To The Darien Jungle: Panama from Above

About a month ago I made the journey across the Darien Gap. I crossed overland from Puerto Obaldia, Panama to Turbo, Colombia. The Darien Gap is meant to be one of the dangerous places in the Americas, not only for its natural challenges but also because it is the largest route of travel for narco-traffickers between South and North America, it is also a major hiding spot for remaining members of the FARC guerrilla and bandits of all types. I took a route along the comparably safer Caribbean Coast. This is the story of my plane ride to the beginning of my overland journey, the story of the crossing will be featured as the cover story to the inaugural Vagabundo Magazine in December. I hope you enjoy this preview as well as the photos that go along with it.

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The shoes of the tiny plane hop quickly from the tarmac which is still wet from a Panamanian afternoon shower. I peer through the tiny oval window which is speckled with rain thinking about where I’m heading: the infamous Darien Jungle. The plane was six hours late in its departure, and the fact that I can see the pilot just feet from me reading a book as he flies us over the capital doesn’t exactly fill me with much confidence either. Perhaps I wasn’t meant to take this flight, maybe I wasn’t supposed to go to the Darien.

The pilot flips the page of his book then does the same to the plane putting it on a bank sideways impressing us with views of the city.

Flight crew waiting for us to board.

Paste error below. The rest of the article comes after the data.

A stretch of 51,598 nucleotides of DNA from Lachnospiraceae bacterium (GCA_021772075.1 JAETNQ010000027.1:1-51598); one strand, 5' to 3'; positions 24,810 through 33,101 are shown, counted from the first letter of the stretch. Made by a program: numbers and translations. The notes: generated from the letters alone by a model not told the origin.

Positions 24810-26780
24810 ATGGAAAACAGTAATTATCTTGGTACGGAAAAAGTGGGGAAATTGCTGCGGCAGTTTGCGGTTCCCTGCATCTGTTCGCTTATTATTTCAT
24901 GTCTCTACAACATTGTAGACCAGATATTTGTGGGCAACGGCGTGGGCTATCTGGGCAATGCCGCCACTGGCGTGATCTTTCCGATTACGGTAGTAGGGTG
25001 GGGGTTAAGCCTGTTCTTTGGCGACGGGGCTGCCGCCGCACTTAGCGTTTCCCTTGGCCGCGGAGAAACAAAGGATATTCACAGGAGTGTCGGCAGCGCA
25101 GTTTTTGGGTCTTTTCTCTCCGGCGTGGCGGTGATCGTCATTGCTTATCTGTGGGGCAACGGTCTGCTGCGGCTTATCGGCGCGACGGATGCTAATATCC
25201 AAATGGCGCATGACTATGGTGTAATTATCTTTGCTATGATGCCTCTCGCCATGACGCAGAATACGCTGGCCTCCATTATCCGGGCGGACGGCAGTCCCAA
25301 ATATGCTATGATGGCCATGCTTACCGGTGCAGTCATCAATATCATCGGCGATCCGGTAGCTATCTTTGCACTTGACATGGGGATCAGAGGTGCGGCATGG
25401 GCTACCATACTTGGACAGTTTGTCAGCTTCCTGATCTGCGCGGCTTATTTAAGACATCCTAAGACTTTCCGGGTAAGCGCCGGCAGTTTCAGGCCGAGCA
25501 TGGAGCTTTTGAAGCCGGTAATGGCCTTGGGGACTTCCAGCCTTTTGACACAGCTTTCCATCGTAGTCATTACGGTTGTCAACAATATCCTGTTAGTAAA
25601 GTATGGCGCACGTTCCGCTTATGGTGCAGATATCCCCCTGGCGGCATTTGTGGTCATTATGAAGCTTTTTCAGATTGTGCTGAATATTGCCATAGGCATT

Panama City aerial

Taking off over Panama City

Panama City Skyline

The Skyline of Panama City from well above it

I’m sure the pilot was just reading the manual… or Gabriel Garcia Marquez

As we make make our way down the coast the plane’s movement seems less like flight and more like hovering. We float over examples of the potential that Panama has for tourism. Beautiful islands poke out of crystal clear waters. A perfect white coast lines a thick green forest as waves turn over just before arriving to their beach destination. Only in a very few cases are the pieces of tropical paradise dotted with houses, only on rare occasions can I see boats touring the waters, and there are nearly no roads what so ever. Perhaps Panama has been forgotten as a travel destination because of the overpowering preconceived notion that this part of the world, right next to Colombia, is dangerous, or maybe its because thoughts of Panama are generally linked directly to the canal that so often unjustly defines the entire country.